The Navy conducted its first test flight of the MQ-4C Triton in its upgraded hardware and software configuration July 29 at NAS Patuxent River, beginning the next phase of the unmanned aircraft’s development.
The MQ-4C Triton flew in its new configuration, known as Integrated Functional Capability (IFC)-4, which will bring an enhanced multi-mission sensor capability as part of the U.S. Navy’s Maritime Intelligence, Surveillance, Reconnaissance and Targeting (MISR&T) transition plan.
Triton’s Integrated Test Team (ITT) comprised of the U.S. Navy, Australian cooperative partners, and government/industry teams completed a functional check flight and initial aeromechanical test points, demonstrating stability and control of the MQ-4C after a 30-month modification period.
Multiple Triton assets have been modified into the IFC-4 configuration in support of IOC in 2023. A single test asset is in the current IFC-3 configuration to support sustainment of deployed systems as well as risk reduction for IFC-4.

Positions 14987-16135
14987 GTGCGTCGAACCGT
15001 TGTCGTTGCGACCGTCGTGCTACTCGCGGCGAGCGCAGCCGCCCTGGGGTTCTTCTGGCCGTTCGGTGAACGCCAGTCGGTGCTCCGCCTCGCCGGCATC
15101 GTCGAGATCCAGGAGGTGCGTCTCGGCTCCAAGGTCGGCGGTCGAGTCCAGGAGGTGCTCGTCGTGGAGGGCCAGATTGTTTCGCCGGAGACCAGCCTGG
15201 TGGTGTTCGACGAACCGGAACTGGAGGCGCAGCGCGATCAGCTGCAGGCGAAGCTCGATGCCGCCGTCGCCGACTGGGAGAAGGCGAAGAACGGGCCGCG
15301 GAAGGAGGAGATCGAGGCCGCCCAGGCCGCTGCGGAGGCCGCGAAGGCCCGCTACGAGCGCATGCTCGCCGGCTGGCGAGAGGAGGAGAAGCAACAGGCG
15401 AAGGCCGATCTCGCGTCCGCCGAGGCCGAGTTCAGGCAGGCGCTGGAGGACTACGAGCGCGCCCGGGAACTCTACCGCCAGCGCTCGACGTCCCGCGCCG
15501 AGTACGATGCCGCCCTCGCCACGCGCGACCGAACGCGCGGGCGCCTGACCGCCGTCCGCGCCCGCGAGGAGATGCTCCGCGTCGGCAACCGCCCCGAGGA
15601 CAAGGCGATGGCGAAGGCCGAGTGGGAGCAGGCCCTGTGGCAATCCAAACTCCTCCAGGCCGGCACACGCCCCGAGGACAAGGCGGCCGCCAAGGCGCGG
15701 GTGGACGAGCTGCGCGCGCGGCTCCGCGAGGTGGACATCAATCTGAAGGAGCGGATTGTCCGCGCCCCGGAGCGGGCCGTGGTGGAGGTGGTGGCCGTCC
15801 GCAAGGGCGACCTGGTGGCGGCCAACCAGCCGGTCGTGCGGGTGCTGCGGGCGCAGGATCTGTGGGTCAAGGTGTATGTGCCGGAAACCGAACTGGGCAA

Currently, two MQ-4C Triton aircraft in the baseline configuration known as IFC-3 are forward deployed to 7th Fleet in support of early operational capability (EOC) and Commander Task Force (CTF)-72 tasking. VUP-19 will operate Triton to further develop the concept of operations and fleet learning associated with operating a high-altitude, long-endurance system in the maritime domain.
Triton is the first high altitude, long endurance aircraft that can conduct persistent Intelligence, Surveillance and Reconnaissance (ISR) missions to complement the P-8 in the maritime domain. The Navy plans to deploy Triton to five orbits worldwide.